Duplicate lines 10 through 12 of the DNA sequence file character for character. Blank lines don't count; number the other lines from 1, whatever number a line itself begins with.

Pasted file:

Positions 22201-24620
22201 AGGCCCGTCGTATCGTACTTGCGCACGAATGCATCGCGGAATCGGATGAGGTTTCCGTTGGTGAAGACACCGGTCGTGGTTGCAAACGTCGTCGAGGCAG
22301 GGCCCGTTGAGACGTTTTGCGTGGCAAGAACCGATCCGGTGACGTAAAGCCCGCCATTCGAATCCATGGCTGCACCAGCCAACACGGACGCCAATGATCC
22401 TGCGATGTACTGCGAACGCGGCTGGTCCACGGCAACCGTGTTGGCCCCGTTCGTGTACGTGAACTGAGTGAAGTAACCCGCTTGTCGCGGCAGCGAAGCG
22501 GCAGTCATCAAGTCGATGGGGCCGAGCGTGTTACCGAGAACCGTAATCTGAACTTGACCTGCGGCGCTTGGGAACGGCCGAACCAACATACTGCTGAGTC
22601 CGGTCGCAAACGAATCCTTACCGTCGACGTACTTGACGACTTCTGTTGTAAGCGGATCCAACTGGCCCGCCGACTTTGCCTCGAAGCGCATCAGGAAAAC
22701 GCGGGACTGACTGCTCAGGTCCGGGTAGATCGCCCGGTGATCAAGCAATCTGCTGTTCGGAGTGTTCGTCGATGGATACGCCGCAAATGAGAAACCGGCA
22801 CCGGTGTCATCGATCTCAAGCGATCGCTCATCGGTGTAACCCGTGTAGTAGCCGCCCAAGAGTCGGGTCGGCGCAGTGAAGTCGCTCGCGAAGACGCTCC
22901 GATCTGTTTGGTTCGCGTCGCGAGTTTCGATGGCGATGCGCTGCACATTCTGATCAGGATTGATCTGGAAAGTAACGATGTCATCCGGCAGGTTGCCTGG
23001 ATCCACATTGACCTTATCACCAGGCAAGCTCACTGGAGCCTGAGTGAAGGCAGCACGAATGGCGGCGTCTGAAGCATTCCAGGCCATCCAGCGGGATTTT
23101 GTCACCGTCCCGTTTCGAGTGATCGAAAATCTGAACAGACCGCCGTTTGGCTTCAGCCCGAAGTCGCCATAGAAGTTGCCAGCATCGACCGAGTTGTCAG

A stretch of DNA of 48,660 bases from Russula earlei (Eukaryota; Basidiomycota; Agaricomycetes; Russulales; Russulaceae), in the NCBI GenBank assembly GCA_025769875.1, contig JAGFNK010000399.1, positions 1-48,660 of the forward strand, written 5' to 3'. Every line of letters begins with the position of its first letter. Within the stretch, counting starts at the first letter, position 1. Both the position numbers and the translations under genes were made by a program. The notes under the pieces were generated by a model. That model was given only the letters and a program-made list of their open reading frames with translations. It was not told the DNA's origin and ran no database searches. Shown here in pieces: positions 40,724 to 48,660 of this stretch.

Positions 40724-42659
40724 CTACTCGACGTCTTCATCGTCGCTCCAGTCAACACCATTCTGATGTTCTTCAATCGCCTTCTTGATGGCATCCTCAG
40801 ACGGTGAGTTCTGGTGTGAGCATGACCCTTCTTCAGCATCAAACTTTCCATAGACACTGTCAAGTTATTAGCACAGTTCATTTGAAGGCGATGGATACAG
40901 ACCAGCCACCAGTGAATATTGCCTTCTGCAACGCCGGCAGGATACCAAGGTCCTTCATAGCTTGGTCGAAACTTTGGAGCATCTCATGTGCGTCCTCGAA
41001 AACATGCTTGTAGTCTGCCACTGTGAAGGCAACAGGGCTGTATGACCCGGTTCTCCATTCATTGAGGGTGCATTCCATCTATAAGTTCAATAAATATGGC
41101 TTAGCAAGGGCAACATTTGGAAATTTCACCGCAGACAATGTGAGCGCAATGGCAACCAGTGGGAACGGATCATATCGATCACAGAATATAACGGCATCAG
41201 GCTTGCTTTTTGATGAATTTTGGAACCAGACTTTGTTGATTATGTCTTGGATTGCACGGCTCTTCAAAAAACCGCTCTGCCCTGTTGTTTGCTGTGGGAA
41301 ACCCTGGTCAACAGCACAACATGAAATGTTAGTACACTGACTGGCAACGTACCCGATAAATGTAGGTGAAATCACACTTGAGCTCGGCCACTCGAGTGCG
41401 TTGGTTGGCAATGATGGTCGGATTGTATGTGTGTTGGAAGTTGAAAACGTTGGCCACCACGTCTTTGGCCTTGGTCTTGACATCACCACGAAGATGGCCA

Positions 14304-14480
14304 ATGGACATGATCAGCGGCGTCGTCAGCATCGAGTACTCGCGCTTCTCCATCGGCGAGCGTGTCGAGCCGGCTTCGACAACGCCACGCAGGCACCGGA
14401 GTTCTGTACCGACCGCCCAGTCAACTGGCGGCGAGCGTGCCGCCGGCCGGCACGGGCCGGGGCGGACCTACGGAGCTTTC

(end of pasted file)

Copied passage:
23001 ATCCACATTGACCTTATCACCAGGCAAGCTCACTGGAGCCTGAGTGAAGGCAGCACGAATGGCGGCGTCTGAAGCATTCCAGGCCATCCAGCGGGATTTT
23101 GTCACCGTCCCGTTTCGAGTGATCGAAAATCTGAACAGACCGCCGTTTGGCTTCAGCCCGAAGTCGCCATAGAAGTTGCCAGCATCGACCGAGTTGTCAG

A stretch of DNA of 48,660 bases from Russula earlei (Eukaryota; Basidiomycota; Agaricomycetes; Russulales; Russulaceae), in the NCBI GenBank assembly GCA_025769875.1, contig JAGFNK010000399.1, positions 1-48,660 of the forward strand, written 5' to 3'. Every line of letters begins with the position of its first letter. Within the stretch, counting starts at the first letter, position 1. Both the position numbers and the translations under genes were made by a program. The notes under the pieces were generated by a model. That model was given only the letters and a program-made list of their open reading frames with translations. It was not told the DNA's origin and ran no database searches. Shown here in pieces: positions 40,724 to 48,660 of this stretch.